Money needed to cope with big increase in students in fast-growing area
The Ministry of Education will pump more than $8 million into Papamoa College and Golden Sands School this year to build new facilities to cope with rapidly growing student numbers.
The funding comes after new figures show roll numbers at schools throughout Tauranga have continued to climb with 1594 extra pupils enrolled during 2015 compared in 2012.
Ministry of Education infrastructure service head Kim Shannon said it had spent more than $10 million on Tauranga schools since 2013 to accommodate roll growth.
In addition, Papamoa College would receive $5.1 million to increase its capacity to 1500 students while Golden Sands School was about to benefit from $3 million to increase its capacity from 450 students to 600, she said.
"We monitor roll growth carefully and work with schools to ensure students are able to learn in a comfortable environment."
Overall, it had invested nearly $60 million in maintaining and upgrading the school property network in the area since 2013, she said.
Tauranga mayor Stuart Crosby said the boost in pupils "bodes well for the future as we have a younger demographic moving forward".
Quality education was one of the main attractions of the city and the Ministry "are very much connected to us with our growth strategy".
"It's not just about what they are investing now, I know they are looking ahead for expansion and further schools which is good."
Papamoa College principal Steve Lindsey said the current roll was 1100 and it was "bulging" at the seams. The school had experienced significant growth which would carry on as primary school children transitioned.
"We have got more to come ... it is going to hit us over the next few years."
Mr Lindsey said it probably would not take long for the school to reach 1400 or 1500 students due to the exponential growth of Papamoa, "which is just taking off".
The $5.1 million funding was for 17 teaching spaces - a formula the Ministry of Education used to calculate what new facilitates an extra 400 students would need.
"It's not just a block of 17 classrooms; it might be a bit here and there like science or art rooms or an extension.
"We need more of everything because there are more students at every level."
We have got more to come ... it is going to hit us over the next few years.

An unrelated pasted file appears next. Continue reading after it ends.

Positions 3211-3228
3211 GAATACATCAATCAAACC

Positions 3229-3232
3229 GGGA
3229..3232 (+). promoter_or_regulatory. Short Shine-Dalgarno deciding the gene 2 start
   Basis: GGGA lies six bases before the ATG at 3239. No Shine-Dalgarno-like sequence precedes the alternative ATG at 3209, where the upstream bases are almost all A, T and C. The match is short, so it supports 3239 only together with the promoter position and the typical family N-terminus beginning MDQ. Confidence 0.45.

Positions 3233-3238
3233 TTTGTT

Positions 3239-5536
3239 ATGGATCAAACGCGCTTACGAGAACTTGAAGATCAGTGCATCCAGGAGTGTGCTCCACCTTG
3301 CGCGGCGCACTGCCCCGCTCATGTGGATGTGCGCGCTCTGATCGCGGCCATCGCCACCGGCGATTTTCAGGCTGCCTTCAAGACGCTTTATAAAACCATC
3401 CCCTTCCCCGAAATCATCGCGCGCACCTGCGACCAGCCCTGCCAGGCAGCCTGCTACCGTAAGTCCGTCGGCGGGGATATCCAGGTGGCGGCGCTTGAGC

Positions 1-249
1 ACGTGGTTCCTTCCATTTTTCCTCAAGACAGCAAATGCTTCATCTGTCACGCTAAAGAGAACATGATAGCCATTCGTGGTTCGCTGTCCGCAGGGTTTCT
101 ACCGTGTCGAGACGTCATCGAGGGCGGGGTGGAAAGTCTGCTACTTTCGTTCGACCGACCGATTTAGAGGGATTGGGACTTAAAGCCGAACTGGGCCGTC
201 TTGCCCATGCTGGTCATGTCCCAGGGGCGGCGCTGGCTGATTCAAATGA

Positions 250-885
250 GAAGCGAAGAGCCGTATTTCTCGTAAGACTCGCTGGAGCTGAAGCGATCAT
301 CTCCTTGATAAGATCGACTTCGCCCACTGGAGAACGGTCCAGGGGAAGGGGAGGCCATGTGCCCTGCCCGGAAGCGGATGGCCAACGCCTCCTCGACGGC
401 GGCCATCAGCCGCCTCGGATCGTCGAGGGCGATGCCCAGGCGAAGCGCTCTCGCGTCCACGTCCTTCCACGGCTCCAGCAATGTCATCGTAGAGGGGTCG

Although he did not know when the work would start, the design process had already started, he said.
The college had 100 staff and was in the process of appointing others.
"I am proud as a leader and being able to work with such talented people and know the education of Papamoa students is in really good hands," said Mr Lindsey.
Golden Sands School principal Melanie Taylor said the school had a roll of 421 and expected numbers to soar to more than 500 this year.
"We are struggling to accurately predict roll growth as the number of homes being built is increasing rapidly. I would expect that we would have a roll close to 600 within the next two years."
It was building six classroom equivalents and extending some of the infrastructure including the staffroom and multipurpose spaces, she said.
"We have either been building or planning and designing the next build, every year that we have been open.
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"The community is really positive about Golden Sands School and are enthusiastically part of the growing culture."
The Ministry of Education also approved five new classrooms for Pillians Point School in 2015 and agreed to replace four old classrooms.
Design work had begun on a new nine-classroom block which was expected to be finished at the end of the year.
Meanwhile, work was nearly finished on a new $1.8 million seven-classroom block at Bethlehem Primary School and four existing classrooms were being upgraded.
Te Wharekura o Mauao also received $1.7 million to increase the capacity of the Year 7-13 wharekura to 200 students.
The expansion was completed at the beginning of 2015, Ms Shannon said.
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